1,528 posts, read 3,613,890 times
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Quote:
Originally Posted by 304eer View Post
No and no. These are pretty remote towns. The eventual completion of Corridor H will ease access to these towns but they will never be high development areas. They're actually level in population/losing some population over the last 10 years
This is correct. We've had family property outside of Petersburg for decades. Land values increased slightly once Corridor H was completed through Moorefield but the towns have not really gained population- it has made the drive from the DC area easier but for second homes a lot of people either continue down the Corridor towards Davis / Thomas / Canaan or stick closer to the Virginia border. I personally love it- selfishly want the area to stay as remote and quiet as possible.
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Old 11-17-2019, 07:14 PM
 
Location: elkins wv
367 posts, read 328,661 times
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Snow totals actually have been down for years. I worked at Snowshoe and Canaan in high school and a lot more snow is man made now. At least the nightly temperatures make that possible. In Elkins that I can remember in the last 5 to 6 years only one or two snows over a couple inches and one of the worst storms was in October we got 12 inches in 2012. The last big snow in Elkins in December was 19.9 inches in 2009. January 2016 had a snow of 11.8 inches. February 2014 had a snow of 16.3 inches on February 13th. These are the few big snows in the last 10 years and they seem to be fewer all the time.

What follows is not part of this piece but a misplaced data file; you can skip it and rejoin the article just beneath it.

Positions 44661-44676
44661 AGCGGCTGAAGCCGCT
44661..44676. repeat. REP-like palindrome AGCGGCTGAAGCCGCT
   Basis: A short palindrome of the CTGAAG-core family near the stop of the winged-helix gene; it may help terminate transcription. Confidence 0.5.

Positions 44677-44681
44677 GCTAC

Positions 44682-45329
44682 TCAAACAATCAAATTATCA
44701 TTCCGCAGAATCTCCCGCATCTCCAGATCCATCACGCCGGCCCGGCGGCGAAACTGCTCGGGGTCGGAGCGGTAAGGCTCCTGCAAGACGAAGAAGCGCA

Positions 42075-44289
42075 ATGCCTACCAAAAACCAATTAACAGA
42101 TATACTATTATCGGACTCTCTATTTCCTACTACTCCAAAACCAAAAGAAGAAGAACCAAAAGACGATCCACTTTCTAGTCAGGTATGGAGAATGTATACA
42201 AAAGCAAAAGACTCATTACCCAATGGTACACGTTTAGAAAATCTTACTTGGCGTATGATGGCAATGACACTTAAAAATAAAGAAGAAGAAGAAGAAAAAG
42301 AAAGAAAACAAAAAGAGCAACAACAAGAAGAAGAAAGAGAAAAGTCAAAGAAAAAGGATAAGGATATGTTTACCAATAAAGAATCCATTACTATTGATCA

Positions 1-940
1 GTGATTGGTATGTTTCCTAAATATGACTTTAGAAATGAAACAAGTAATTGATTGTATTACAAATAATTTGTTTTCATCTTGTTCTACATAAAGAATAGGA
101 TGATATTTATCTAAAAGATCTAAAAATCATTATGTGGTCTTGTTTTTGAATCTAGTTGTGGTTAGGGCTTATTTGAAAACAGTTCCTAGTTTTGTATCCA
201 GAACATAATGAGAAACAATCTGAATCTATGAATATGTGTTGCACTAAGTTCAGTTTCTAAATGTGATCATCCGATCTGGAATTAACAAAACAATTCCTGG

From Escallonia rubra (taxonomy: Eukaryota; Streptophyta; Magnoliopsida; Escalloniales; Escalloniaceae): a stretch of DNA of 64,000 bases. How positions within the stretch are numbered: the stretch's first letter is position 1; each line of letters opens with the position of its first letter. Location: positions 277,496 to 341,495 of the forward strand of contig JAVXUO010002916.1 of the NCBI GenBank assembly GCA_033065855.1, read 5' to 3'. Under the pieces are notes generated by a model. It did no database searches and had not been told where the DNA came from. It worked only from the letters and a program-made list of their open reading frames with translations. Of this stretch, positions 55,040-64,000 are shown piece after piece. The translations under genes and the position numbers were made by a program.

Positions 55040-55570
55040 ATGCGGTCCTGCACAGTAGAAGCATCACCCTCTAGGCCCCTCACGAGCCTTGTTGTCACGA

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Old 11-18-2019, 09:33 AM
 
Location: Ohio via WV
498 posts, read 456,808 times
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Quote:
Originally Posted by NOVAmtneer82 View Post
True. But last winter wasn't normal for Elkins or any of the West Virginia high country. I'm a big skier and it was notoriously bad for all the WV (and other Mid-Atlantic) resorts - Snowshoe barely cracked 100 inches when their average is 180. Thats why they use the average amounts. You are correct though that it seems to be trending down a bit- I can't think of a year in the last maybe even decade where Snowshoe has exceeded its annual average.
2017-2018 was right on Snowshoe's average as was 2009-2010, but most years are at least 4-5 ft. below that 180" average.
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Old 11-18-2019, 06:14 PM
 
527 posts, read 186,691 times
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Does anyone know how deep wells tend to run on the Eastern side of mountains?
I'm guessing down at lower elevations it'd be around 80-100ft. And higher in the mountains (but not too high, not like Snowshoe) - from 100 to 200, may be up to 250feet deep. Does it sound right or acquifers are deeper?